“This award is a beacon; it’s about where to go and how to get there,” said Selker. The Stringray fit that model with straightforward elegance, an engaging tactility, and innate ergonomics. The device connects the catheter used in an epidural to a syringe or IV filled with medicine. When the catheter is inserted into the connector, it can then be sealed or opened up to allow medicine to flow with a quarter-turn rotation. Project director Paul Carlson explains: “The tapered catheter insertion port and the stop feature tells the clinician when the catheter is properly seated. The audible and tactile ‘click’ reinforces the visual indication that the connector is in the closed position.”
That’s a marked improvement over previous catheter connectors, which usually require multiple turns of a retaining ring with no indication of how tight the grip is, thereby making the administration of an epidural more complicated and needlessly uncertain.
The connector has a low profile, soft edges, colors that designate sizes, and a non-slip grip. In its simplicity and ease of use, it helps remove some of the stresses for patient and health worker that accompany an epidural. Patton noted, “All it takes is missing one essential detail” to foil a product design. “If you assume you know a product, you get into a rut.” Here, those details seem to have been considered. The jurors agreed that it spoke to the good things in design: invention, aesthetics, ergonomics, image. As Selker said, “It teaches you. And it does a good job. The texture of the rubber, the logic for the color is all gorgeous.” “It has a delicate and fine resolution,” Ludwig added. “And it gives the people using it a sense of delight.” With a retail cost of $21, the system also illustrated Ludwig’s point that “it doesn’t cost much to do something right.” The only criticism came when jurors wondered whether the catchpoint might hurt if an errant fingertip were caught in it. Said Patton: “It might easily puncture a rubber glove. Nurses always want to get rid of sharp edges.” To solve that problem, the jurors suggested a butterfly shape for the connector rather than its present circular form, which would position fingertips farther from the clasping mechanism.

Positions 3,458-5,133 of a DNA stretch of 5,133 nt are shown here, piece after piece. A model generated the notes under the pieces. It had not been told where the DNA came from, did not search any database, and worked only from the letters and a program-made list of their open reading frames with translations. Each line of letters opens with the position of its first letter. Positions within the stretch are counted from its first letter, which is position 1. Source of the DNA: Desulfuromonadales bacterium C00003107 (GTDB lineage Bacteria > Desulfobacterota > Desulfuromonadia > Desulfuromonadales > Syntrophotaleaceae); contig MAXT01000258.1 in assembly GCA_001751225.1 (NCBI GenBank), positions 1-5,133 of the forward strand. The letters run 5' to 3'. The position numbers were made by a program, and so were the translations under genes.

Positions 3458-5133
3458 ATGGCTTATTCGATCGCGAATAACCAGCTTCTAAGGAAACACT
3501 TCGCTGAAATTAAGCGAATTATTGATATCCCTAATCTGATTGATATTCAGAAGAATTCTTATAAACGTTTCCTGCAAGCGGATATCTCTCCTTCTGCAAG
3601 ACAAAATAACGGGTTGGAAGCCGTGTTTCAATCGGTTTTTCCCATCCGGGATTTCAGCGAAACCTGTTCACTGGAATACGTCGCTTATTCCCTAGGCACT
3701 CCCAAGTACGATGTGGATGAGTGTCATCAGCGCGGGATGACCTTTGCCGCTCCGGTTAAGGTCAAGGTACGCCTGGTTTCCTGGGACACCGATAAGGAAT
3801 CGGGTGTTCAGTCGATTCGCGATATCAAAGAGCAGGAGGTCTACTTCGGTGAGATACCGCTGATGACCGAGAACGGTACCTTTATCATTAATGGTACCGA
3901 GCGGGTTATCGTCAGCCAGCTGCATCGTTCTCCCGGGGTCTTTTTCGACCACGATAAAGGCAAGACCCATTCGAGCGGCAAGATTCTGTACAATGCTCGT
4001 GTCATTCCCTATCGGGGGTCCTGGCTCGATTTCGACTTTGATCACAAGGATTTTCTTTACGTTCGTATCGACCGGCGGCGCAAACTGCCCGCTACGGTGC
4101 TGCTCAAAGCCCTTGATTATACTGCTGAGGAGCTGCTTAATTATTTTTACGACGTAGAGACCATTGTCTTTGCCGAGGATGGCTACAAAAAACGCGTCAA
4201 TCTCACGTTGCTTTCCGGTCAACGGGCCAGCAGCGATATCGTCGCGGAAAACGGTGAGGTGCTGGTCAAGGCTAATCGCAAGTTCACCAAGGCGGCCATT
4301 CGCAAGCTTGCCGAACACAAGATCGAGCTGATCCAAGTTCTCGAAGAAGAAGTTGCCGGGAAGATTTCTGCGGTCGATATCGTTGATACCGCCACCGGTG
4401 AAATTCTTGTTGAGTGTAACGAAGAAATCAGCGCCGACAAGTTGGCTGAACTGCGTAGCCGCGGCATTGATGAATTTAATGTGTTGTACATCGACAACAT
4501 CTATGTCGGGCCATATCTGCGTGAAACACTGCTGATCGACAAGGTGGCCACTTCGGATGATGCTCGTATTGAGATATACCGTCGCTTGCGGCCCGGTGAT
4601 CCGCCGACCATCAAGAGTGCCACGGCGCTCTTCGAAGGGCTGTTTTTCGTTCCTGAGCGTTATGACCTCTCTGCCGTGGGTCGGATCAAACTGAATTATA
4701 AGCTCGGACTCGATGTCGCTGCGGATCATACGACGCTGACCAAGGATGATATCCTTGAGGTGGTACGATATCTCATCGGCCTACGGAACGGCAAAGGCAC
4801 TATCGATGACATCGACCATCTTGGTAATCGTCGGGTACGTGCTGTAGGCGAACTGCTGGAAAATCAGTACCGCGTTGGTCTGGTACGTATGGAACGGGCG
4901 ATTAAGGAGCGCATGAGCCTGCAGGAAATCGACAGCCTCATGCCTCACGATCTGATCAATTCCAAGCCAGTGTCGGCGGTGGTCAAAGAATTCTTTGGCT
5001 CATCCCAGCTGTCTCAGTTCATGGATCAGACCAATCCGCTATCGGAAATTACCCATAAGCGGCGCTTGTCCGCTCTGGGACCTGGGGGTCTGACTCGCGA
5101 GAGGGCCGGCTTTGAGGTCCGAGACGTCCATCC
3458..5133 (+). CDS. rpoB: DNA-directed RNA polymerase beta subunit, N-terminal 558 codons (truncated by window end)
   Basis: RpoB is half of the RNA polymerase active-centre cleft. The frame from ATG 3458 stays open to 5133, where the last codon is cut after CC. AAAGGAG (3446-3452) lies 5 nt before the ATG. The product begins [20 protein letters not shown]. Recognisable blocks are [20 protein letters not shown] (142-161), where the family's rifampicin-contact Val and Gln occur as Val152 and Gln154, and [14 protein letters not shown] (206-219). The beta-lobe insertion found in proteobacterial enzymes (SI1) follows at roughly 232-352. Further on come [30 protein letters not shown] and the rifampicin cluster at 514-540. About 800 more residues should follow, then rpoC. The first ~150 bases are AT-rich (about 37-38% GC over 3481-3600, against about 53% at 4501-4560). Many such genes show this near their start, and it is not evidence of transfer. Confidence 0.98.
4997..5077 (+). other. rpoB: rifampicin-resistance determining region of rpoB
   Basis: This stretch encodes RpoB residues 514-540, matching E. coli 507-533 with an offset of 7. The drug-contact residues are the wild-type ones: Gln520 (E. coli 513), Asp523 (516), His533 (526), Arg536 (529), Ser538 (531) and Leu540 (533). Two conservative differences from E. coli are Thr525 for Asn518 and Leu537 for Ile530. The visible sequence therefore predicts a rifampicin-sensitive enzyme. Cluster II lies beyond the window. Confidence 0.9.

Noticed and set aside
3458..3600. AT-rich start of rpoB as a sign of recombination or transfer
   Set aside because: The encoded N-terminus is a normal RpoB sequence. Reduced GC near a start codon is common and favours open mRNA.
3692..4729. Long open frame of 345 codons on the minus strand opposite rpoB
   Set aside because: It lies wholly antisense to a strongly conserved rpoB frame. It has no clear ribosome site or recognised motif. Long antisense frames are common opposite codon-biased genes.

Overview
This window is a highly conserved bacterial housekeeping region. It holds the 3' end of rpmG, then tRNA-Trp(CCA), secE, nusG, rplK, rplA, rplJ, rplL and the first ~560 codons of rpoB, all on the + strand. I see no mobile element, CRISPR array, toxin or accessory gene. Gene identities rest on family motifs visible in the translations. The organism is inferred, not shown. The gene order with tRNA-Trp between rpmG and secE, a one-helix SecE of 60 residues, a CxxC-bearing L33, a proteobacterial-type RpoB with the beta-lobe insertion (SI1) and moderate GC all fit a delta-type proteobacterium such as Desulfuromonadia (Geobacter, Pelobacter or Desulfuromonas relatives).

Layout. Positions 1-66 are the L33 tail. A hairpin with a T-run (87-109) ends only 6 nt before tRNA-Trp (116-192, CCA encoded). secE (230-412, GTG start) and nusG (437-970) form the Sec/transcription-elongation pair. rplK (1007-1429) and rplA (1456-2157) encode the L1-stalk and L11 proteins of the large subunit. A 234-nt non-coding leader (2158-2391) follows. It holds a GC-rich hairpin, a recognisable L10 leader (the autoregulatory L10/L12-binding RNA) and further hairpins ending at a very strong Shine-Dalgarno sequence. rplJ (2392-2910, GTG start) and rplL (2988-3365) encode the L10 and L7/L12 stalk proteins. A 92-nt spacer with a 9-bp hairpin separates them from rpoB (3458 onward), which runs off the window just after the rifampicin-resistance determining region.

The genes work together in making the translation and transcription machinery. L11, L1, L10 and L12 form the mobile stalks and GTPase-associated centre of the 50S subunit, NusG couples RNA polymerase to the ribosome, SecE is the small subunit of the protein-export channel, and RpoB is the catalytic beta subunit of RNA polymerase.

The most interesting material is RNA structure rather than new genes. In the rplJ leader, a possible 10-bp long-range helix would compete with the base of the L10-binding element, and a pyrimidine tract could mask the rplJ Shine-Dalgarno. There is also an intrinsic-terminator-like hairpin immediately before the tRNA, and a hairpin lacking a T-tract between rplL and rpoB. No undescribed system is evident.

— DESIGN Brownlie Design (Skaneateles, NY): Bob Naas, senior designer; Paul Carlson, project director; Scott Ryan, president CLIENT Epimed International (Johnstown, NY) MATERIALS Medical grade ABS, Medical grade Santoprene SOFTWARE SolidWorks, Rhino 3D, Pro/Engineer